Nomadic life in Mongolia
Like every other nomadic culture, Mongolian culture is well-known for its hospitality. Upon guests’ arrival, traditional offerings and treats are served – dairy products in the summer time, and meat in the winter. Traditionally a Mongolian, even during his absence, will leave his Ger (Yurt) unlocked, in order to allow any passer-by to rest and enjoy the treats which are left on the table for visitors.
Mongolians traditionally lead a pastoral, nomadic lifestyle. Because of the climate and short growing season, animal husbandry defines the nomadic lifestyle, with agriculture playing a secondary role. Nomads raise five types of animals – goats, sheep, cattle (including yaks), camels and horses – that provide meat, dairy products, transportation, and wool. Of these animals, the horse holds the highest position in Mongolian tales and legends.
As one of the only remaining horse-based cultures left in the world, Mongolians greatly cherish their horses. Outside the capital, the horse is still the main mode of transportation.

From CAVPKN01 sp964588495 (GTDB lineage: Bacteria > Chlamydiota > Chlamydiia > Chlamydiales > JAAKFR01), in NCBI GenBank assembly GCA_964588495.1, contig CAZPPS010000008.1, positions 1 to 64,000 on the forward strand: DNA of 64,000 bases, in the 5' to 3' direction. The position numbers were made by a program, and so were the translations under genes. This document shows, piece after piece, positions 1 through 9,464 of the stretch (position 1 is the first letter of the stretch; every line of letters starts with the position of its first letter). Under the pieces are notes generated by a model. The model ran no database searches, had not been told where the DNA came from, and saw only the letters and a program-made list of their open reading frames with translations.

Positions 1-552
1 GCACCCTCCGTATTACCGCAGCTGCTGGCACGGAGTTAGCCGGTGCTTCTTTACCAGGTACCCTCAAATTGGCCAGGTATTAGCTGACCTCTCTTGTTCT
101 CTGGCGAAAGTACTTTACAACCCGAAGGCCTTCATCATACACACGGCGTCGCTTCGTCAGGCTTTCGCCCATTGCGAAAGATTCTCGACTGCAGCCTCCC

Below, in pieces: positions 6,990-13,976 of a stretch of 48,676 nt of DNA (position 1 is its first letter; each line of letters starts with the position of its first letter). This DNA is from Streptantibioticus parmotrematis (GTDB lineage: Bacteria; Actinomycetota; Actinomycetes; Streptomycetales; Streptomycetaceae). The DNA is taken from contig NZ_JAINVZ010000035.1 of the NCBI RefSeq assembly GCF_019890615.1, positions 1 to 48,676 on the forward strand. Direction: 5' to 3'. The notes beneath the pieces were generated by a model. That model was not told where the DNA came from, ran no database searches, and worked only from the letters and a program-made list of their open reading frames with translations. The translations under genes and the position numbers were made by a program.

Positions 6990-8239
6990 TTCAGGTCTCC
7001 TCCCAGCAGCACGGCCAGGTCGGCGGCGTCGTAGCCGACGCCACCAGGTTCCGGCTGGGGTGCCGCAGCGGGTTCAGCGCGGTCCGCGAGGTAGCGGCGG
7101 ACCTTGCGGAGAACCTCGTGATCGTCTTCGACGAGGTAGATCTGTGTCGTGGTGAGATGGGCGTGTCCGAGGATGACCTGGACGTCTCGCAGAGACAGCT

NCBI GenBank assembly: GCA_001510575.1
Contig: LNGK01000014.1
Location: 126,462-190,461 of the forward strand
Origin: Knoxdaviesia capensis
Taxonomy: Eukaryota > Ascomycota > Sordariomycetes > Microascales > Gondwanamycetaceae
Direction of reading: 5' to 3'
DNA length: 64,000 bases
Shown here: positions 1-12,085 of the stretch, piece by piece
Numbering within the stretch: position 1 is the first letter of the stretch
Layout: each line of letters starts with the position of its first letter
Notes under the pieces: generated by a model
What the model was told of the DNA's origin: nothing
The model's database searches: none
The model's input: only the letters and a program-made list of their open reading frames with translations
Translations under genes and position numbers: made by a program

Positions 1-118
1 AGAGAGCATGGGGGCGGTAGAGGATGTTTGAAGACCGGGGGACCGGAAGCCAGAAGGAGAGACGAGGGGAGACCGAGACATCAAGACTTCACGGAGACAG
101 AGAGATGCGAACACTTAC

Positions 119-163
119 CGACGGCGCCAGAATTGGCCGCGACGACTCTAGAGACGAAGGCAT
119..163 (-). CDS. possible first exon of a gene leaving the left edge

Nomads are extremely proud of their riding skills and horse racing is a favorite pastime. Believing the race to be a test of the animal’s and not the rider’s ability, young children are often the jockeys. The most prestigious tests of these superb animals are the horse races at the Naadam Festival, Mongolia’s national games, which takes place each July. Families will travel for days to be able to participate or just attend this grand event.
Nomadic families follow a seasonal routine, moving the herds to new grazing land based on the time of year, rather than one of aimless wandering. Historically, each clan had various chosen grazing grounds that were used exclusively by the same clan year after year. This tradition carries on today and families return to the same locations at the same time each year, for example, traveling at the end of each winter from a specific sheltered valley to a particular grazing area on the steppes.
Daily responsibilities are divided evenly among family members and no one person’s work is considered more important than another’s. Traditionally, men take care of the horses arid, the herds and make saddles, harnesses, and weapons. In addition, they hunt to supplement the traditional diet of dairy products. Women also milk cows, goats and mares (the national drink is airag – fermented mare’s milk). Despite their enterprise, however, Mongolians are not self-sufficient. Since ancient times, they have traded with surrounding civilizations far grain, rice, tea, silk, cotton and etc. Women’s responsibilities include cooking, taking care of the children and making clothing (the traditional Mongolian costume is the ankle-length silk Del).